I think some lessons have been learned here. You cannot just bring in a practice used in the West as it might not work here. You have to adapt it for local culture and customs. Although are teachers say that our students are naughtier these days, they are still a lot better than most students in say America and Europe. Visiting foreign teachers always commented on this. If a student wants to leave a class they will have to ask permission first. On their return, they have to wait at the doorway for permission to enter. If they come to the teacher’s desk during the lesson they have to kneel on the floor. This is because it is disrespectful to stand higher than a teacher who might be seated. At the end of each lesson, I always find it amusing how the students stand up and chorus a “thank you” to the teacher for teaching them. It doesn’t matter if you had just given them a particularly hard test or told them off for not doing their work properly.
Our school has three lessons in the morning. We don’t have enough room at the school for a canteen so the students eat their lunch in the classroom. As we also have many students, the lunch break is staggered during the morning. First to have “lunch” are the kindergarten students who stop to eat at 10.15 a.m. They then have a nap for two hours. Next come the junior school who stop for lunch at 11 a.m. Then the senior school at 11.30 a.m. School lunches are usually very good and there is a three week rotation of menus. The food is often served with either rice or noodles. The students don’t have a choice but as teachers, we can choose the menu from either the junior school or senior.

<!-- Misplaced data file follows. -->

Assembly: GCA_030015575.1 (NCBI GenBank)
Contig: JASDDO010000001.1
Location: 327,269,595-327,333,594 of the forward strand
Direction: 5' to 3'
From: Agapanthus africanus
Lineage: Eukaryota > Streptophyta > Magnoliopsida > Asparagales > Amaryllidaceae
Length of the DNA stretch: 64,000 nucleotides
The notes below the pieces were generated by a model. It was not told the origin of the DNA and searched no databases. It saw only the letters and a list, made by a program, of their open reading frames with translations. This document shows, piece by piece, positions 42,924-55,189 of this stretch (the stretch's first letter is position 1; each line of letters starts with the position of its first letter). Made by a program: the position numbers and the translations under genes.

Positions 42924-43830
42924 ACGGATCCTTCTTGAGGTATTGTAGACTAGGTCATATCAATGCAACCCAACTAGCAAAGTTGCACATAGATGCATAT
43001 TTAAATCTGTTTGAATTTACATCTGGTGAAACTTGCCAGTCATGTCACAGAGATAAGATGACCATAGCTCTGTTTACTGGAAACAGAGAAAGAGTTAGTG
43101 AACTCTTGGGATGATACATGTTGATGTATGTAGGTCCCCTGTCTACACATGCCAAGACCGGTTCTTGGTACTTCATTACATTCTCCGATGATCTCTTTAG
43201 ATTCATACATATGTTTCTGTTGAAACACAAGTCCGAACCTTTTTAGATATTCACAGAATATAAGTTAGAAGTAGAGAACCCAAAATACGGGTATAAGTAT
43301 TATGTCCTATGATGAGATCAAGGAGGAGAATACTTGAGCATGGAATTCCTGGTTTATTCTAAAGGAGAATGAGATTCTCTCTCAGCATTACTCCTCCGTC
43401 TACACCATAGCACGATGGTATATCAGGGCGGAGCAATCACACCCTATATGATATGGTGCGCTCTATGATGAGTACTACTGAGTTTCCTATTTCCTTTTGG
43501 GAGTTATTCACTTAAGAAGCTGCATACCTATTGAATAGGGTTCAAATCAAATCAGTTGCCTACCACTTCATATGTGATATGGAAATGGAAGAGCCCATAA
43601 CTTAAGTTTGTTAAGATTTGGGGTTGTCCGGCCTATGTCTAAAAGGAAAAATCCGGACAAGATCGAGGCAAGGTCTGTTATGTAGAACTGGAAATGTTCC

Once all of the students are seated in the classroom then they all chorus the lunchtime grace. The all know this off by heart as they have been doing it since they were in kindergarten. It basically gives thanks to the farmers and cooks for growing rice and cooking their food. It ends by reminding the students of the people in the world that don’t have enough to eat. It tells them not to waste food. Once the students finish eating, they put any waste food in a bucket, their plates in an enamel bowl and their spoon and fork in a plastic bucket. Then, the duty students have to take these down to the kitchen. The plates and bowls are washed by the kitchen staff but the duty students wash the utensils, which are then brought back up to the classroom. Each student has their own set.
Each day students have to take turns to do duty. This usually involves keeping the classroom clean. We have janitors at the school but they don’t enter the classrooms. So, the duty students are responsible to keep it clean. They will sweep the floor, mop it and also do other duties like empty the rubbish and take the recycle paper down to the recycle area. The duty students for that day also have to do other things like collecting homework and taking books to the teacher. The students clean the classroom at the start of the day and during the afternoon break. Each day, one class also has to take turns to sweep clean the playground after lunch break. This encourages them not to drop any litter.